Tridentine Community News, November 9, 2008
We continue last week's discussion of sights seen in Rome over the weekend of October 18, commemorating the 20th Anniversary of the Motu Proprio, Ecclesia Dei Adflicta, and the 20th Anniversary of the founding of the Priestly Fraternity of St. Peter.
The Vatican Bookstore
Right outside the front entrance to St. Peter's Basilica is a gem of a shop, the official store of Libreria Editrice Vaticana, the Vatican publishing house. Here one can find all sorts of fascinating books that are not available elsewhere. For example, the original Latin 1994 edition of De Benedictionibus [Book of Blessings], which is the Novus Ordo vrsion of the Rituale Romanum; the 2004 edition of the Enchiridion Indulgentiarum, the Manual of Indulgences; and the 2008 edition of the Caerimoniale Episcoporum, the Ceremonial of Bishops, which details how episcopal liturgies are to be carried out. Even the often (and currently) out-of-print 2002 Novus Ordo Latin Altar Missal is there on the shelf.
But what does one find on the first shelf inside the front door, in the characteristic position of best-sellers, with many rows of copies of each book? The Vatican's recent reprint of the 1962 Tridentine Altar Missal, the Missale Romanum, plus the accompanying reprint of the 1952 [sic] Rituale Romanum, the book of blessings and sacraments. Interestingly, these two books are also featured on the home page of the Vatican Bookstore's Internet sales agent, www.paxbook.com. These hardcover books are called "study editions"; the Altar Missal is a little small to be used regularly, but might come in handy for a priest's traveling kit.
Church Supply Stores Galore
In Canada, there's a Tim Horton's every few blocks. In the United States ... check that, in many Western countries ... Starbucks has stores seemingly everywhere. In Rome, church supply stores dominate the landscape. And we're not talking about souvenir shops, but rather establishments where one can purchase vestments, chalices, monstrances, thuribles, and the like. Some are not quite what you'd expect: Gammarelli's, the "Pope's tailor" under John Paul II, is little more than a hole in the wall with rolls of fabric on the shelf. Other stores' inventory leans toward the modern. But in a sign of the times, every store we saw featured in its front window at least one Roman (fiddleback) chasuble, a sight unimaginable even a decade ago.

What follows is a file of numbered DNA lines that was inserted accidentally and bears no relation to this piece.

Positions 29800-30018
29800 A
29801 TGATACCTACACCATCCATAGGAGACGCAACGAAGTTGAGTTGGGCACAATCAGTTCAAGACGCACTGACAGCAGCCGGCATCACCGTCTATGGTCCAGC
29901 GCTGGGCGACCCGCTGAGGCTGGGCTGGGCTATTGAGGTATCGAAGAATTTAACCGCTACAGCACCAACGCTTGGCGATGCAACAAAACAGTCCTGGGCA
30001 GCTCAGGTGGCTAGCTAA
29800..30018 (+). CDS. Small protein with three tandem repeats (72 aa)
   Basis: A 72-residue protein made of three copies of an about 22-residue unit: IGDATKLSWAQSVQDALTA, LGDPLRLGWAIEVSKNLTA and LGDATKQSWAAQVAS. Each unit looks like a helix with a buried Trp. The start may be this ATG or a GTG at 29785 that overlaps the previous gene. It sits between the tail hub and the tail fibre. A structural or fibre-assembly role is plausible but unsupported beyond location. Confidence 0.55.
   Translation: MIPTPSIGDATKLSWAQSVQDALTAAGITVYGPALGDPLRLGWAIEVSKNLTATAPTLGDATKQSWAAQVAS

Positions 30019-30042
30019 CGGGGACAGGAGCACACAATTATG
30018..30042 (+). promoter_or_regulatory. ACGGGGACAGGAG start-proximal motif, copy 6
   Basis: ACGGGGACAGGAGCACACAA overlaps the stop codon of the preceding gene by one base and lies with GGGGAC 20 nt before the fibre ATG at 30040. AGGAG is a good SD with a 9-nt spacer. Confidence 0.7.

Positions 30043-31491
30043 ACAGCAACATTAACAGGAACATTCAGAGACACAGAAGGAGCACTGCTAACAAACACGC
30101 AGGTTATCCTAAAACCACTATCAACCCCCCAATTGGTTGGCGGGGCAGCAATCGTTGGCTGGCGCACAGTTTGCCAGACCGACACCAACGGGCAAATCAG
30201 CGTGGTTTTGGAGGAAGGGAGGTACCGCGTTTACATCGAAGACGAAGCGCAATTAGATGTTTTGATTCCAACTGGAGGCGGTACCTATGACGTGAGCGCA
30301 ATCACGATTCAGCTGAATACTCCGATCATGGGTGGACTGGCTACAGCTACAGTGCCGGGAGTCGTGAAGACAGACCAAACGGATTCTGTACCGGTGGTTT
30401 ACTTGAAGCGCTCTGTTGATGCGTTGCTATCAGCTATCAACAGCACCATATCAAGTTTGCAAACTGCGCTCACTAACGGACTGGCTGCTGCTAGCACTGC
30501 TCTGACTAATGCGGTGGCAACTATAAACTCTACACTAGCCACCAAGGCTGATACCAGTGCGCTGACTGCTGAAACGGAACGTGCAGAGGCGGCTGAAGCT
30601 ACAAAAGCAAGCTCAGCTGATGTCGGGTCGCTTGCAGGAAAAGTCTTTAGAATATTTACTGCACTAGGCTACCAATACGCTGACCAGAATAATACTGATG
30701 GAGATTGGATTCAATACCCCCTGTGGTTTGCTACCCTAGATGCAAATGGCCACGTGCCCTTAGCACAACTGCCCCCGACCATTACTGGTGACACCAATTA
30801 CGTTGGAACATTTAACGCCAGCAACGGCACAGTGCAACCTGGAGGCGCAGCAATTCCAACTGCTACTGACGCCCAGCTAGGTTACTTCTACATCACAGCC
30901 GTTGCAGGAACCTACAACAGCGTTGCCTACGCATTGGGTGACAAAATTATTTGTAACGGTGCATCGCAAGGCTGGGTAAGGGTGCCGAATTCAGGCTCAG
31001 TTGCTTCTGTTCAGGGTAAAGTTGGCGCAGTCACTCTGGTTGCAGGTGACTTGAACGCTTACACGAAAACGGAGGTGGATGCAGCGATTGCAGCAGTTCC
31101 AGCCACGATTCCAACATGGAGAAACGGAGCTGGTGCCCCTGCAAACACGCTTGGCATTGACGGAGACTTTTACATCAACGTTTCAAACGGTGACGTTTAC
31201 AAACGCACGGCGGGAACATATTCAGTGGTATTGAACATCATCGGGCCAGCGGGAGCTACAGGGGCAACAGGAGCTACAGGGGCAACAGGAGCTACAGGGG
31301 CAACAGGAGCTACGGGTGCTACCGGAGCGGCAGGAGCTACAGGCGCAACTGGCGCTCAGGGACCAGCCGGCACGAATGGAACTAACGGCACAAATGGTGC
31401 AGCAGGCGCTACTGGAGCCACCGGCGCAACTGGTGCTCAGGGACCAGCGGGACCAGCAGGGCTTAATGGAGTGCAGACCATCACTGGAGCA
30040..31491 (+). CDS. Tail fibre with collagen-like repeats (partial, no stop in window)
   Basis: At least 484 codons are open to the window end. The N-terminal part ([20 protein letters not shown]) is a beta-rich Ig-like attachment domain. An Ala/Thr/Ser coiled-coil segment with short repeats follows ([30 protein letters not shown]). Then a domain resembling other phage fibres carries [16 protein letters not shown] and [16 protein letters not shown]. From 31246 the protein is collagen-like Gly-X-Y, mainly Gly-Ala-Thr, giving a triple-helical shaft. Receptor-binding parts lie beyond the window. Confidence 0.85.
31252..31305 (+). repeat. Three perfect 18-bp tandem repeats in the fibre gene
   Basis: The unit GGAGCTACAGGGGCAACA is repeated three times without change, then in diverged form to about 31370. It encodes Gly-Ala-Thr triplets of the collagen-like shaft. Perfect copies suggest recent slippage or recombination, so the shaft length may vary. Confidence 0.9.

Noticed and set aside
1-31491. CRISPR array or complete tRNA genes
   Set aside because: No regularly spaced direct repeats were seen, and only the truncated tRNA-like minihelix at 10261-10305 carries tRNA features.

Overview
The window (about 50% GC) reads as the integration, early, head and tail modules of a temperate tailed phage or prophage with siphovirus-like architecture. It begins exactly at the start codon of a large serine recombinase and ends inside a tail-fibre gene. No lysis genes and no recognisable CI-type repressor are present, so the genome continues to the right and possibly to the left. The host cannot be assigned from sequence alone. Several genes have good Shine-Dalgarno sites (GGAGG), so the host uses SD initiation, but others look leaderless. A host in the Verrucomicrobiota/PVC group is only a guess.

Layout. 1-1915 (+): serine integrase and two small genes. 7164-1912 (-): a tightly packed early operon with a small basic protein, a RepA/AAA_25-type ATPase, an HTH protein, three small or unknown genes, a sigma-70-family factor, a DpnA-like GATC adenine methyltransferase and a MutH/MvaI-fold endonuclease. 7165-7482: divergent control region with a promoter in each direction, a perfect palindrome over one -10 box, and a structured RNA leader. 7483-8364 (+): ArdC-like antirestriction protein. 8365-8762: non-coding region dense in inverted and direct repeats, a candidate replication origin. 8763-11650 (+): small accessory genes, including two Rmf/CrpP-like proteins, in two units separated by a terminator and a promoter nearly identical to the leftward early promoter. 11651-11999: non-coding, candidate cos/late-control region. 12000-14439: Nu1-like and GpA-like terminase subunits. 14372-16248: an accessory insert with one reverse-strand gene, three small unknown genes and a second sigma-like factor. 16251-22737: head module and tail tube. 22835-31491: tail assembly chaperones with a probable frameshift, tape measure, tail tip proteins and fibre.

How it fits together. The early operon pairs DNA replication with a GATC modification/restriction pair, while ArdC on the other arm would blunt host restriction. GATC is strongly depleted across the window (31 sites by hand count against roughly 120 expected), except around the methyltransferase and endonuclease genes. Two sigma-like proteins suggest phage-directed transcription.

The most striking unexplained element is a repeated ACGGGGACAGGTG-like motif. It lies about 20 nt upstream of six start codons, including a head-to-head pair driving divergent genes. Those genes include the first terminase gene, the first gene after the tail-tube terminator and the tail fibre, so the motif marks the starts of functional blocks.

Who had the best array of goods for the Tridentine Mass? Euroclero, a store located adjacent to St. Peter's Square and directly across the street from the offices of the Ecclesia Dei Commission. What a coincidence.
The Not-So Beautiful
The Vatican is not immune to liturgical irregularities. Your correspondent happened upon a Mass at St. Peter's Basilica at which the Our Father was followed by Simon & Garfunkel's Sounds of Silence sung in a foreign tongue. And speaking of silence, in the crypts under St. Peter's, there is a continually running recording in multiple languages imploring people to be silent in this sacred place. Sounds of silence, indeed.
Graffiti has become a major problem in Rome, covering building walls and subway trains everywhere. Traffic has always been aggressive in Rome, but with every tenth car nowadays a Smart Car, and motorbikes weaving in and out of the other cars, there are accidents waiting to happen. One has to admire the skill of tour bus drivers, who manage to defy the laws of physics and navigate the tight driving conditions and swarms of smaller vehicles with nary a dented bumper.
Tridentine Mass Sites in Rome
Last week we spoke of the Fraternity of St. Peter's new parish in Rome, Santissima Trinita dei Pellegrini. This full-fledged personal parish took the place of the FSSP's former home, the chapel-scale San Gregorio dei Muratori. In additional to being much smaller, San Gregorio was located down an alley, not easy to find. Clearly Ss. Trinita is an upgrade. The parish has a new web site: http://roma.fssp.it/
Masses in the Extraordinary Form are also offered by priests of the Institute of Christ the King on Sundays at 10:00 AM at the church of Gesu e Maria on the Via Corso. Unusual for the Institute, this parish is shared with a Novus Ordo Community.
Masses in the Extraordinary Form may now be celebrated at the side altars of St. Peter's Basilica. Visiting priests need only inform the sacristan as to their missal preference when arriving, although it would be prudent to bring as many of one's own supplies as possible.
The Grass Is Not Always Greener on the Other Side
For all of its history and architectural beauty, there are some things Rome is not. Rome is not a "liturgical city." If you are looking for inspiring Latin Masses, you would be better off going to London. If you are looking for clean old churches, try Chicago.
Perhaps the most important lesson learned is that we here in Detroit and Windsor enjoy music programs more impressive on a weekly basis than what Rome was able to deliver on a special occasion. Our historic churches are clean and (at least visually) well-maintained. Only the four major Roman basilicas truly outshine our local churches, yet they are not sites where the Extraordinary Form is celebrated on a regular basis with full ceremonial. We may be in the trenches here in the North American Midwest, but we are faithfully following Holy Mother Church's prescriptions to celebrate the Traditional Holy Sacrifice of the Mass with the greatest devotion that our means allow.
[Comments? Ideas for a future column? Please email firstname.lastname@example.org. Previous columns are available at www.stjosaphatchurch.org.]